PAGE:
PE10_3 - Climatology and climate changePE10_2 - Meteorology, atmospheric physics and dynamicsPE10_8 - Oceanography (physical, chemical, biological, geological)
Obiettivo 13. Promuovere azioni, a tutti i livelli, per combattere il cambiamento climatico*
CliMOC is a proposal to fund a fellowship to be carried out by the Experienced Researcher (ER) Katinka Bellomo at host institution Polytechnic University of Turin, Italy (POLITO) in the department of Environment, Land and Infrastructure Engineering under the supervision of main host professor Jost von Hardenberg. The aim of the proposed work is to investigate the role of the Atlantic Meridional Overturning Circulation (AMOC) on climate impacts over Europe. Previous studies have shown an important role for the AMOC in modulating global climate change, in particular over the Northern Hemisphere and Europe. An AMOC collapse has been identified as a possible trigger of the initiation of Ice Ages. However, the influence of AMOC in future climate change is still unclear given the large inter-model uncertainty in the decline rate of AMOC, and the concurrent climate changes due to increasing concentrations of well-mixed greenhouse gases in the atmosphere. In this proposal, we advance some hypotheses for the role of AMOC in the current climate and future climate change, and we propose a hierarchy of climate model simulations to separate the role of AMOC from other processes. More specifically, we plan to implement a slab-ocean model component in the EC-Earth global climate model. Using the ocean heat fluxes from a fully-coupled EC-Earth simulation in which the AMOC is artificially weakened, we will be able to run a slab-ocean EC-Earth simulation with a high-resolution atmospheric component, which will let us investigate the role of AMOC in future climate change impacts over Europe. This work will help reduce the uncertainties in projections of future climate change by constraining the influence of AMOC.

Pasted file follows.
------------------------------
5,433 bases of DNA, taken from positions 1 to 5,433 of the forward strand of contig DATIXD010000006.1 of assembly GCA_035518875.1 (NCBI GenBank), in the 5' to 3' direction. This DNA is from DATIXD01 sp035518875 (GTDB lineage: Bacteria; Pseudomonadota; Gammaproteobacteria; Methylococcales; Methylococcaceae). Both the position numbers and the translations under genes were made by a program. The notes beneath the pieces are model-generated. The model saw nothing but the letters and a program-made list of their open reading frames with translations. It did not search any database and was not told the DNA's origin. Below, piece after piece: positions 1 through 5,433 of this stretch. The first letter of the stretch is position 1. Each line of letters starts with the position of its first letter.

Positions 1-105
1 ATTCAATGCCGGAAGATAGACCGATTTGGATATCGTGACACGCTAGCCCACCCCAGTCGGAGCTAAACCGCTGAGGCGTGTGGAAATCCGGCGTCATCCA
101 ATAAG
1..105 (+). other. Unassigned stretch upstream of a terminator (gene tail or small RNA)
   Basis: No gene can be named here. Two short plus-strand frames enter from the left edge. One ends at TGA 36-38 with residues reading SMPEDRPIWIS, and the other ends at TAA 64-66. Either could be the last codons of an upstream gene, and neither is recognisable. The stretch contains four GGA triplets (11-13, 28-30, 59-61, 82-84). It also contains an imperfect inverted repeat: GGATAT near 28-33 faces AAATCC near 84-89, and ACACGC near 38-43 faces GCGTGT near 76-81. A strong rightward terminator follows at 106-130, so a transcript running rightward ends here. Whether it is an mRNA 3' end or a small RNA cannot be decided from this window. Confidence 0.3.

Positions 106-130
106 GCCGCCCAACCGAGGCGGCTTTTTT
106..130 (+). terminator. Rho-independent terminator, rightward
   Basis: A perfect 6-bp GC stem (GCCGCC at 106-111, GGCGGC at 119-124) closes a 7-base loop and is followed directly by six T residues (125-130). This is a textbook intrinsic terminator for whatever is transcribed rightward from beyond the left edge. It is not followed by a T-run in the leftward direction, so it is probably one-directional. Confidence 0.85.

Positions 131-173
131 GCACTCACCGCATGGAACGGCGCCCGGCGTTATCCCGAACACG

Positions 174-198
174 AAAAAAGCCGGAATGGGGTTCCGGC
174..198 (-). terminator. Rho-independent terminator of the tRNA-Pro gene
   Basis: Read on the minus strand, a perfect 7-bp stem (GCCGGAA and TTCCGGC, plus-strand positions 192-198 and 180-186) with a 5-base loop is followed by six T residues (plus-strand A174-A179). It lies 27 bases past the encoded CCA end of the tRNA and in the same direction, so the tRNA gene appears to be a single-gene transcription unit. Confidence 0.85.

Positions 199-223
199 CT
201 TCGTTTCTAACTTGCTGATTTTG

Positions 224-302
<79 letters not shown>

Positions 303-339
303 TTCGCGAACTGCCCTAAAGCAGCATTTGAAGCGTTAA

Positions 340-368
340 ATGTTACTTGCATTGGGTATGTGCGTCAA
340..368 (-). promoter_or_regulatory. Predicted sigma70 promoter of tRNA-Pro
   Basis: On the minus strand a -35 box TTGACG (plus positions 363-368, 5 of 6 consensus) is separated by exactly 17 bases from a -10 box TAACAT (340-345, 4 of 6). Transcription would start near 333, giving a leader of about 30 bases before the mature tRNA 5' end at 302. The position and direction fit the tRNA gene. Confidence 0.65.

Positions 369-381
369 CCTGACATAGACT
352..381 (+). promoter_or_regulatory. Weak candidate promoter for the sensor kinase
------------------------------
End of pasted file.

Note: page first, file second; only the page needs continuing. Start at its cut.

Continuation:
SH2_7 - Environmental and climate change, societal impact and policyPE10_3 - Climatology and climate change
Obiettivo 4. Fornire un’educazione di qualità, equa ed inclusiva, e opportunità di apprendimento per tutti
The objective of CriticalEarth is to train a cohort of exceptional young scientists, and to advance our understanding of tipping points and assess possible connections between tipping elements in the climate. Fundamental development of the mathematics involved in such multi-scale problems and methods for exploring rare events and critical transitions in computationally heavy state-of-the-art climate models are in focus. The dynamical behavior of complex systems such as the climate in terms of bifurcations and the dependence on stochastic fluctuations as well as the feedbacks involved in the physical processes causing critical transitions will be subject of the research. This is important for underpinning the planetary boundaries and the response to increased levels of greenhouse gases. Ultimately, defining the thresholds for irreversible climate change is a grand scientific challenge and a matter of huge societal importance. Predicting the future climate beyond the linear response to greenhouse forcing, developing early warning systems and quantifying safe operating spaces are challenges for the next generation of scientists. CriticalEarth will train 15 early stage researchers to develop new methods for assessing the mechanisms and associated risks of critical transitions in the climate. The program will enable them to generate, integrate and apply multidisciplinary knowledge from applied mathematics, climate science (paleo and projected future) and numerical simulations. The network will give them an excellent background for collaborating in cross-disciplinary teams in academia, industry, governmental- and non-governmental institutions. CriticalEarth's main outcomes will be (i) a cohort of trained scientists within a research field with high demand for years to come; (ii) a ground-breaking understanding of multiscale dynamics in the Earth system and (iii) better foundations for understanding and better tools for assessing and avoiding irreversible climate change.
UNIVERSITETET I TROMSOE - NORGES ARKTISKE UNIVERSITET